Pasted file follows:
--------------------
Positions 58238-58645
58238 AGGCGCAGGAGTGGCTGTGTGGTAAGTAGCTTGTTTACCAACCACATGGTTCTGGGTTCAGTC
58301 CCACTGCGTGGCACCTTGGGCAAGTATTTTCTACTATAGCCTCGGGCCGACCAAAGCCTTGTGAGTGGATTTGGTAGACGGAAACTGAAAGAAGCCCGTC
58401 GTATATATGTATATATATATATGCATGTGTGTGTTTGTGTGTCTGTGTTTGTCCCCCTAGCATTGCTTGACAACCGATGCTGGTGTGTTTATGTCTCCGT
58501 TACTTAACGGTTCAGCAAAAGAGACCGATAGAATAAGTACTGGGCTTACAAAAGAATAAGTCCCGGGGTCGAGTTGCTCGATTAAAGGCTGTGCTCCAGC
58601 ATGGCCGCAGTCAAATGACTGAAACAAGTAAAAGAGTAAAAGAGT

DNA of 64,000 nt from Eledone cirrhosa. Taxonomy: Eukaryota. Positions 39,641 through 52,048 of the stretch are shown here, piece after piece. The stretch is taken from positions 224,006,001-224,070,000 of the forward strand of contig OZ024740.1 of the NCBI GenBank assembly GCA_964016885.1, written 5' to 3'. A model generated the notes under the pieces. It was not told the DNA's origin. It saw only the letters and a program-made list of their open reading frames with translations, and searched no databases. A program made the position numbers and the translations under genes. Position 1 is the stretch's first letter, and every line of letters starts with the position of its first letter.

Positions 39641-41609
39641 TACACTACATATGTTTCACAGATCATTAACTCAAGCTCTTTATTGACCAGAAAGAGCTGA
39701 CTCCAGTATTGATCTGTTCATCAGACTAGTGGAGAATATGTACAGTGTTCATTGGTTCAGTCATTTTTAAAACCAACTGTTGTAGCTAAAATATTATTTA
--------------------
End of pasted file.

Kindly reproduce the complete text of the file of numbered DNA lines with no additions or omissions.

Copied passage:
Positions 58238-58645
58238 AGGCGCAGGAGTGGCTGTGTGGTAAGTAGCTTGTTTACCAACCACATGGTTCTGGGTTCAGTC
58301 CCACTGCGTGGCACCTTGGGCAAGTATTTTCTACTATAGCCTCGGGCCGACCAAAGCCTTGTGAGTGGATTTGGTAGACGGAAACTGAAAGAAGCCCGTC
58401 GTATATATGTATATATATATATGCATGTGTGTGTTTGTGTGTCTGTGTTTGTCCCCCTAGCATTGCTTGACAACCGATGCTGGTGTGTTTATGTCTCCGT
58501 TACTTAACGGTTCAGCAAAAGAGACCGATAGAATAAGTACTGGGCTTACAAAAGAATAAGTCCCGGGGTCGAGTTGCTCGATTAAAGGCTGTGCTCCAGC
58601 ATGGCCGCAGTCAAATGACTGAAACAAGTAAAAGAGTAAAAGAGT

DNA of 64,000 nt from Eledone cirrhosa. Taxonomy: Eukaryota. Positions 39,641 through 52,048 of the stretch are shown here, piece after piece. The stretch is taken from positions 224,006,001-224,070,000 of the forward strand of contig OZ024740.1 of the NCBI GenBank assembly GCA_964016885.1, written 5' to 3'. A model generated the notes under the pieces. It was not told the DNA's origin. It saw only the letters and a program-made list of their open reading frames with translations, and searched no databases. A program made the position numbers and the translations under genes. Position 1 is the stretch's first letter, and every line of letters starts with the position of its first letter.

Positions 39641-41609
39641 TACACTACATATGTTTCACAGATCATTAACTCAAGCTCTTTATTGACCAGAAAGAGCTGA
39701 CTCCAGTATTGATCTGTTCATCAGACTAGTGGAGAATATGTACAGTGTTCATTGGTTCAGTCATTTTTAAAACCAACTGTTGTAGCTAAAATATTATTTA